How to Travel Through Vietnam . . . By the Book
By Connie Berdan | Published: February 18, 2020
Vietnam is a place I’d wanted to visit for a long time because of its history, culture and, of course, food! I got the chance to spend 10 days exploring Vietnam recently with my family, and even though we backpacked, we were able to stuff in enough books to help us better understand what we were seeing.
We landed in Ho Chi Minh City/Saigon and were off and running. As Bill Hayton writes in Vietnam: Rising Dragon, Saigon is the industrial and economic hub of Vietnam. It has experienced explosive growth in the past two decades, made most apparent by the skyscrapers, crowds and traffic—especially the millions of motorbikes. Motorbikes slalom around cars, run lights, and transport entire families. From talking with locals, we learned that three-quarters of the residents are transplants from all over the country seeking economic and educational opportunities. Hayton’s book is an excellent source of information explaining the evolution of the economy, including the role of the Communist Party and capitalism, as well as insight into the people today.
A big part of the culture is street food, which maintains a lore far beyond Vietnam’s borders. I was happy to sample a plethora of cheap eats, starting with a delicious banh mi, before spending the afternoon at historical attractions. The Reunification Palace received its new name when the North Vietnamese Army’s tanks rolled through and crushed the gates of the former Independence Palace. Bao Dinh’s novel, The Sorrow of War, describes this day through the eyes of its main character, Kien, a Viet Cong soldier. Though jubilant for his side, he also feels pain and sorrow as he sees the ruins of Saigon, the desecration of corpses, and the fear in the eyes of his Southern enemies.
Bao Dinh describes the atrocities of both the Americans and South Vietnamese in his novel, and the War Remnants Museum illustrates these horrors of war. This three-story building, with its collection of aircraft and weapons outside, contains harrowing exhibits on the war depicted through photography, narratives—often in the words of American soldiers and photographers—and a replica of POW prisons. This museum is a must-see for American youth since it conveys a very different story of the war than that taught in many history classes.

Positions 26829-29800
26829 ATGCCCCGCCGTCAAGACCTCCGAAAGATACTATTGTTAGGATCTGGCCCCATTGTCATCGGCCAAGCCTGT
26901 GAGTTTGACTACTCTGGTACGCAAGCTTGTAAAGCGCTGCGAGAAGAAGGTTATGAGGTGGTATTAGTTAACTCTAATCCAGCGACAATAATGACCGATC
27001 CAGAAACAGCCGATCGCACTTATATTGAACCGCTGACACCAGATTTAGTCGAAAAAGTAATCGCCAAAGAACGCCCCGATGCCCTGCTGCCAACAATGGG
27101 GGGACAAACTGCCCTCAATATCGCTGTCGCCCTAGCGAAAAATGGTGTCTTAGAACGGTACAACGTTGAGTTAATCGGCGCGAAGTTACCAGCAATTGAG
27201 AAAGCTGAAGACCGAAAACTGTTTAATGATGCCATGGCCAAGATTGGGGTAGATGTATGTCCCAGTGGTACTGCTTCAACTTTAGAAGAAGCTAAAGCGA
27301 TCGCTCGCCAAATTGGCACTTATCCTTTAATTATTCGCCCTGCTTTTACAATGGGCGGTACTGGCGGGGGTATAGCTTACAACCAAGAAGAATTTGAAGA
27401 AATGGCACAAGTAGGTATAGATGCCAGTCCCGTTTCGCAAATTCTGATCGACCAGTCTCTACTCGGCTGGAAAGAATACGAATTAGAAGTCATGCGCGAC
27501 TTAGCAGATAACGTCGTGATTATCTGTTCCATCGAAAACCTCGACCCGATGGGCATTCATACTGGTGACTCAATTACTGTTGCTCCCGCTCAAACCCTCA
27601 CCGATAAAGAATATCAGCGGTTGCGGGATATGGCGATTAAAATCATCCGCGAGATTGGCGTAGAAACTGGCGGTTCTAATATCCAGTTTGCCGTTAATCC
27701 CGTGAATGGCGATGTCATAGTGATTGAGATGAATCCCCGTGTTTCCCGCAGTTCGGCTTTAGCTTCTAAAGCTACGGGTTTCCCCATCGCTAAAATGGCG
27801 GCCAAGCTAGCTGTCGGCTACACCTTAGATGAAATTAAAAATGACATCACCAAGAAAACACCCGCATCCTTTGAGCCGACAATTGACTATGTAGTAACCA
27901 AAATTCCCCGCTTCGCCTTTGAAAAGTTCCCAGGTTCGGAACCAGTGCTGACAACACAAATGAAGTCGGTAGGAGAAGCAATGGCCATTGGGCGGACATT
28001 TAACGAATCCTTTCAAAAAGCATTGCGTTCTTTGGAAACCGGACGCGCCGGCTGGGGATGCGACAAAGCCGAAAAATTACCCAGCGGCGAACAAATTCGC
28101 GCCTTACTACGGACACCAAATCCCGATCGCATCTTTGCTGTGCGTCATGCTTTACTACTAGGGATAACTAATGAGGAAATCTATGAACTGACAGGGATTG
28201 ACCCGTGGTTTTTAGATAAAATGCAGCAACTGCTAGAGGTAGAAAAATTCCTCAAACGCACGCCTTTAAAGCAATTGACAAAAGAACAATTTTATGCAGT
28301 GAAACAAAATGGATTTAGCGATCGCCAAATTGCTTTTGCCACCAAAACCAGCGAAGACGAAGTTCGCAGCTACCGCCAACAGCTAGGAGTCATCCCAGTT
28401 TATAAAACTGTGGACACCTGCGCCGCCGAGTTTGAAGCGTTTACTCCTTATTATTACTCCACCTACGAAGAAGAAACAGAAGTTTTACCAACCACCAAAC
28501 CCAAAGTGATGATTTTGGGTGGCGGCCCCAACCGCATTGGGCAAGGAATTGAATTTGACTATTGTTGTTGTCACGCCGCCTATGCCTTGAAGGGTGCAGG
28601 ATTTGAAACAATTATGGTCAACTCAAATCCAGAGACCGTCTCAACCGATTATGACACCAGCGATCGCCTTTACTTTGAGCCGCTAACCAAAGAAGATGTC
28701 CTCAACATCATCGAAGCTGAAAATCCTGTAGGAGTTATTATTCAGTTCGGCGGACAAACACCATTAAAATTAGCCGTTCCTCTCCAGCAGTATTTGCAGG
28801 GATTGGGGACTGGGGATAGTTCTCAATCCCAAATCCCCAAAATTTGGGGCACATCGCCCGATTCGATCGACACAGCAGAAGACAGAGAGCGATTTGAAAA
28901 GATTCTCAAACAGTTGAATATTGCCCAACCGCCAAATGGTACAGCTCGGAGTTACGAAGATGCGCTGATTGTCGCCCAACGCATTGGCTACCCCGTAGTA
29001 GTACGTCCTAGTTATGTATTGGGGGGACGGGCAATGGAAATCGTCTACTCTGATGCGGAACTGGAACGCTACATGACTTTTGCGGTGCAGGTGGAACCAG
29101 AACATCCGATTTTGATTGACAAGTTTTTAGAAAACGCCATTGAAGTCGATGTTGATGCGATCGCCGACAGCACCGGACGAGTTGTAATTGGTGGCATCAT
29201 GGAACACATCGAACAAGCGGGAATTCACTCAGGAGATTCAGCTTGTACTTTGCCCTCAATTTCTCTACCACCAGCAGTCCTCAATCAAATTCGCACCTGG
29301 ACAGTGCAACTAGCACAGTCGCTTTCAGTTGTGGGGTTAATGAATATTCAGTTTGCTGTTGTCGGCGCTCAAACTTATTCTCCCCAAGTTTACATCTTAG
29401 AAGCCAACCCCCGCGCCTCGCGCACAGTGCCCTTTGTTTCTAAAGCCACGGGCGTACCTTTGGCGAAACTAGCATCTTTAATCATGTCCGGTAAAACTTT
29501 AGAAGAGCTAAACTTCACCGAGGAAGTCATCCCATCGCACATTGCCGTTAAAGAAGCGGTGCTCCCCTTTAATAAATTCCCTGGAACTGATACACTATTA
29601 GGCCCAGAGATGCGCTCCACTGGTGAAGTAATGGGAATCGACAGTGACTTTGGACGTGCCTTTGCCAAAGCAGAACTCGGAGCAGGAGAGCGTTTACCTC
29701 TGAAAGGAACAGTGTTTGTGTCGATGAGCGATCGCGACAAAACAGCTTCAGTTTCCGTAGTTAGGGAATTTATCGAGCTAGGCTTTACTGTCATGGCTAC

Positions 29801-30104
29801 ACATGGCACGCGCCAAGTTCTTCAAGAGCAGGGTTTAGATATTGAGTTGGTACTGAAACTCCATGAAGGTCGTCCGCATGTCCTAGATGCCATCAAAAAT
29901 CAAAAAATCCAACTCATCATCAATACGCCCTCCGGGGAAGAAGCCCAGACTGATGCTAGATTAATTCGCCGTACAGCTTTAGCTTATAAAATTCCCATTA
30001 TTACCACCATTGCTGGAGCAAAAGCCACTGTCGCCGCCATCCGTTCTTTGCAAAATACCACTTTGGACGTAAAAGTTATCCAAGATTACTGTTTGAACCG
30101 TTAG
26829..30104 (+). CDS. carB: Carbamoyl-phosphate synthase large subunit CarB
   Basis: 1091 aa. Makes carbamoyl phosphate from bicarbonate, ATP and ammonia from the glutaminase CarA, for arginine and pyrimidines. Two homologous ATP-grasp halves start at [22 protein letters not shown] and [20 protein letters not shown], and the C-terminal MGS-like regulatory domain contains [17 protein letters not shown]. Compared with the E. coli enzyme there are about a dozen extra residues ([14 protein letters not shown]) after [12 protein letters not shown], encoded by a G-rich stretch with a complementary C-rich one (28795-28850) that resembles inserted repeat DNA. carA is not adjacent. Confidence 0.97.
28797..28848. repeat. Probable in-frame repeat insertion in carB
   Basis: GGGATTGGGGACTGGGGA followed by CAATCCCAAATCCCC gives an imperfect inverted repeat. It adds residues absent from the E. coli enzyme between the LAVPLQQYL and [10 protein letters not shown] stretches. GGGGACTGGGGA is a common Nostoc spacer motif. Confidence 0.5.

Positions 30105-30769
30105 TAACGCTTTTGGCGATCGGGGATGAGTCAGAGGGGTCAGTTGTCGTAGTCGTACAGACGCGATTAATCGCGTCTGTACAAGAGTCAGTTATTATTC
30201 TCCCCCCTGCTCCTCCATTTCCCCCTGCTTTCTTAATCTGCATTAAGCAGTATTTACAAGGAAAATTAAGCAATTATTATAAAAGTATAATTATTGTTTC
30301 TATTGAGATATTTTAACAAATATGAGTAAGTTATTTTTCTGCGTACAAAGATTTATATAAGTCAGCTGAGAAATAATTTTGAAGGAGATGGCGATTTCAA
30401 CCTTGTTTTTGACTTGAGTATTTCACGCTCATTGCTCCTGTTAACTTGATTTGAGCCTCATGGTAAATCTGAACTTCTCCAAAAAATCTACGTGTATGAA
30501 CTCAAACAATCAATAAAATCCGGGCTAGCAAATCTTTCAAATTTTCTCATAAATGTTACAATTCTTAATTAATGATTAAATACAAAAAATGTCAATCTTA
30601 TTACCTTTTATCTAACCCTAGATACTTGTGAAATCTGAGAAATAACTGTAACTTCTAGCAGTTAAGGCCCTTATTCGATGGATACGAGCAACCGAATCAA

Seeing these images of destruction provided context as I tackled the Pulitzer Prize-winning A Bright Shining Lie: John Paul Vann and America in Vietnam. Author and New York Times reporter Neil Sheehan gives a comprehensive chronicle of America’s involvement in Vietnam, mostly through the actions and words of John Paul Vann, an American Army officer and later civilian advisor in Saigon. Vann heavily criticized the South Vietnamese regime for its corruption and incompetence, as well as the U.S. command for counterproductive strategies. He describes how the war wasn’t winnable after 1965, and its prolongation was brought on by failing to adequately understand the situation, resulting in civilian population deaths and social and environmental destruction. We saw for ourselves how committed the Viet Cong was to infiltrating the South on a day trip to the Cu Chi tunnels. Though long, this is an important book to understand what went wrong and why.
We glimpsed the genesis of those mistakes when we stepped further back in time to immerse ourselves in Graham Greene’s The Quiet American. A literary classic, it tells the story of an English journalist and an American agent during the decline of the French colonial period and the beginning of U.S. involvement. Much of the lovely French architecture described in the novel can still be seen, such as the old post office, Notre Dame Cathedral and the Opera House.
In Hanoi, we used Carol Howland’s Hanoi of a Thousand Years to guide us around the Vietnamese capital with its Chinese and French influences. Hanoi’s old quarter is a maze of streets near Hoan Kiem Lake, each one named for what used to be sold there, anything from silk (Hang Gai) to roasted fish (Cha Ca). We visited Ho Chi Minh Mausoleum and Museum, the Imperial Citadel and the Opera House. Howland provides a walking narrative of the streets, buildings, culture and history; it’s a comprehensive guidebook. She describes in great detail tiny pho stands lining the streets and historic landmarks such as the Temple of Literature, a beautiful place where, hundreds of years ago, high-achieving students would take their exams to determine who would become mandarins—public officials in the monarchist days of Vietnam. We saw students continue the tradition as they made offerings to Confucius, giving thanks for passing their exams.
Hanoi serves as the base for trips to beautiful Halong Bay, a UNESCO site with 1,600 islands in the Gulf of Tonkin. We slept on a junk (traditional Vietnamese boat), went kayaking, visited a pearl farm, and even took a dip in the sea. I was grateful to have the time to read A Dragon Apparent: Travels in Cambodia, Laos, and Vietnam, by the celebrated travel writer Norman Lewis. Writing almost 70 years ago, Lewis describes his extensive travels through the mountains, jungles and deltas of the region, learning much about its ethnic minorities while being hosted by the French. I enjoyed the vicarious voyage into the past, which made me wonder about Vietnam’s continued growth and economic expansion. Vietnam is a country that should be experienced. And these books helped bring the history and culture just a little closer to see.
About the Author
Connie Berdan is a second-year mechanical engineering major and Spanish minor student at the University of California, Santa Barbara. Outside of academics, she loves to explore the world, whether through overseas travel, or local hiking, surfing and camping adventures. She spent two summers at El Lago del Bosque, the Spanish Language Village.comments powered by Disqus